Dahlias are beautiful, but they can be tricky to grow. That’s because dahlias are susceptible to different diseases and pests that can leave them with yellowing leaves. Luckily, identifying the yellowing problem your plant is experiencing and treating it is easy. In this article, we’ll go over ten common causes of yellowing leaves in dahlia plants and how you can fix them.
Reasons Your Dahlia’s Leaves Are Turning Yellow
When it comes to the health and care of your dahlias, there are several reasons why you may notice that some of their leaves are turning yellow.
- Fungal Disease: This is a common problem with dahlia plants. The fungus spreads quickly, especially in warm climates or during humid summers. You can prevent fungal diseases by keeping your dahlias well-drained and watered while they’re growing; be sure not to overwater them as well.
You can also try planting your dahlias in raised beds so that water doesn’t pool around their roots. Fungal infections often cause small brown spots on the leaf surfaces as well. These spots may later turn yellow if left untreated.
- Improper Watering: Overwatering can cause root rot at any time of year—but especially during the summer months when temperatures rise above 80 degrees Fahrenheit (27 degrees Celsius). If this happens often enough, it can cause the plant’s roots to die off completely until only its stems remain green above ground level.
Avoid root rot altogether when watering your dahlias this way each day throughout the summertime months. Make sure there’s adequate drainage available for excess water after irrigation has occurred once per week up until fall. Watering is needed less in the fall due to cooler temperatures setting in around September through December annually here within North America.
Fungal diseases are caused by fungi, which are tiny, living organisms that can cause many problems for plants. Fungal diseases can be difficult to diagnose because they are not always visible.
The symptoms of fungal disease in dahlia leaves include yellowing leaves with brown spots or blotches on the leaves.
If you have noticed these symptoms in your dahlias, you need to treat them immediately. This way, the damage doesn’t spread throughout your garden and ruin other flowers.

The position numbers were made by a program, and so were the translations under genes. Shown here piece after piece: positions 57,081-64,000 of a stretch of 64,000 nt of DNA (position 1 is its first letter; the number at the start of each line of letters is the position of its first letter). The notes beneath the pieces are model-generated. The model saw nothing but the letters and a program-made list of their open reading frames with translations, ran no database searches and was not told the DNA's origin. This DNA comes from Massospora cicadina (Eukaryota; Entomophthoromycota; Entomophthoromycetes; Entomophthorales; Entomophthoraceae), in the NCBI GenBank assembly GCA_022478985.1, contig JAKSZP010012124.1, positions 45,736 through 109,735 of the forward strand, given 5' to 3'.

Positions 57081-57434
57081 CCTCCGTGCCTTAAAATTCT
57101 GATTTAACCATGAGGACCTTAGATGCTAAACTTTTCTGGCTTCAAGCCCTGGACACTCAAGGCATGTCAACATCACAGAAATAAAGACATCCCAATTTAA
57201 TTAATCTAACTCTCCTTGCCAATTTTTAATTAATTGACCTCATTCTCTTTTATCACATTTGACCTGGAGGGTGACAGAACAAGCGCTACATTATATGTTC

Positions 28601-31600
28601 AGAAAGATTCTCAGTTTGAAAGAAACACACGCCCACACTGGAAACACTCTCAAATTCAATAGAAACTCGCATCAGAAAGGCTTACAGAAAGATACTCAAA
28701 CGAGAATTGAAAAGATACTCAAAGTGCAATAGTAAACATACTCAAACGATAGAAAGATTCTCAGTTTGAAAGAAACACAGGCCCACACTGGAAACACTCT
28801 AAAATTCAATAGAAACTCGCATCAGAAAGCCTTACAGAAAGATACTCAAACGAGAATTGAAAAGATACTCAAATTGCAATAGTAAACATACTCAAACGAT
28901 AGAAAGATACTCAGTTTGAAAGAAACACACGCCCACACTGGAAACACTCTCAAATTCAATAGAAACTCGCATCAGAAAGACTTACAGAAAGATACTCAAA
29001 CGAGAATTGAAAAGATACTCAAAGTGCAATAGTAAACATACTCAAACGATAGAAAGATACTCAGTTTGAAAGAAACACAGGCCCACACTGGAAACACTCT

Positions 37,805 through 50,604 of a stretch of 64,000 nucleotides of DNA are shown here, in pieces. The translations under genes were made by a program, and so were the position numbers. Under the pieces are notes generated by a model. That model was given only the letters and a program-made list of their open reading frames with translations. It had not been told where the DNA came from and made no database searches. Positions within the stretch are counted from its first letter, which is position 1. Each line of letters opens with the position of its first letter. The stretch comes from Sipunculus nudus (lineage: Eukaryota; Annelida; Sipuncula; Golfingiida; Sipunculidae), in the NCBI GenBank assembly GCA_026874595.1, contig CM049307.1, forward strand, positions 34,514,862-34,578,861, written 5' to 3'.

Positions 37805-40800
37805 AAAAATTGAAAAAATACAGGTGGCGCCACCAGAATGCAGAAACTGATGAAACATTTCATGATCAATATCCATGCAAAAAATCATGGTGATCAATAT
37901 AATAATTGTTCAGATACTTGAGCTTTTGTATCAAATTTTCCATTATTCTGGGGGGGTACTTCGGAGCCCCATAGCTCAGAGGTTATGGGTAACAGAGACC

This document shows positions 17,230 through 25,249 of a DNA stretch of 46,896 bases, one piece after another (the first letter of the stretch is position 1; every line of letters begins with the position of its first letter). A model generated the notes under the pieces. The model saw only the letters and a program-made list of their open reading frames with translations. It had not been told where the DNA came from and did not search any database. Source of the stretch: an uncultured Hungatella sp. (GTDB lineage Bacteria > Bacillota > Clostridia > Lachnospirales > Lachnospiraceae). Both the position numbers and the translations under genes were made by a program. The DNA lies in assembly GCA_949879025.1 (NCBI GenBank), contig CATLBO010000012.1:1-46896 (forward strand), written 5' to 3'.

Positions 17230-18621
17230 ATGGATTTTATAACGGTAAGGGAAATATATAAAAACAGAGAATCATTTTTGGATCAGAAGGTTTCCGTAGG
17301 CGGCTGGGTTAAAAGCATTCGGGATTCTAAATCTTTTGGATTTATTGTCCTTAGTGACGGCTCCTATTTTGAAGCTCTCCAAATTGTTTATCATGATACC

- Watering frequency. Dahlias should be watered every day or every other day, depending on how quickly the soil dries out. If you’re watering your dahlia once a week and it still seems to dry out quickly, try watering it more often—but don’t water excessively.
- Watering depth. To avoid drowning your plant’s roots with deep waterings, let the top inch of soil dry out between waterings before adding more water and filling the container up again.
- Watering in the morning (or evening). Some people recommend watering early in the day so that dew won’t form on leaves during night hours when temperatures are more relaxed than during daylight hours; others say that moisture from dew is good for plants’ health because it keeps them cool and prevents fungal infections from forming on their leaves’ surfaces.
If you have too much sunlight shining on your dahlia plants, they may develop sunburn. This can be caused by a combination of factors:
- Not enough water in the soil
- Too much fertilizer applied to the plant at one time (if this happens, use a leaf yellowing spray or foliar solution instead)
- Poor drainage in the soil
Too much fertilizer or a fertilizer that is too strong can cause yellowing leaves, especially if applied when the plant isn’t actively growing. In the spring, fertilize dahlias when you first start seeing new growth appear. Avoid using synthetic fertilizers, as these are likely to kill your plants rather than help them grow.
If your dahlia’s leaves are turning yellow, it is likely a result of nutrient deficiency. This yellowing can happen because your plant isn’t getting enough nutrients in the soil. The most common nutrients that dahlias need are nitrogen, phosphorus, and potassium. If you are unsure how much of these to give your dahlia plants, it’s best to test the soil before adding fertilizer.
- Nitrogen (N): promotes green growth on foliage and stems
- Phosphorus (P): encourages root development and flowering
- Potassium (K): promotes strong roots
Soil pH is the measure of acidity or alkalinity in the soil. It’s also known as “soil reaction” and can be measured with a testing kit. When it comes to dahlia plants, the pH of your soil should be between 6 and 7; however, most dahlias will tolerate a range from 5.5-7.5.
Soil pH can be adjusted by adding either lime (to lower soil pH) or sulfur (to raise soil pH). If you’re using compost on your dahlia plants, make sure that it’s balanced for the amount of organic material in it. Otherwise, you’ll need to add some lime to make up for its acidic nature before applying it on top of your existing soil mix.
Insects and Pests
An insect or pest infestation can cause dahlia leaves to turn yellow. If you notice that your dahlias are suffering from an infestation of insects or pests, there are several things you can do to get rid of them and prevent further damage to your plants.
Pests, such as thrips and aphids, can cause your dahlia leaves to turn yellow. Thrips are tiny insects that suck the juice out of plant tissue. Aphids are pear-shaped bugs that feed on the sap of plants. They leave behind a sticky residue on the leaves and stems of your dahlia plants. The damage may cause blotches on the leaves, which will eventually turn yellow or brown.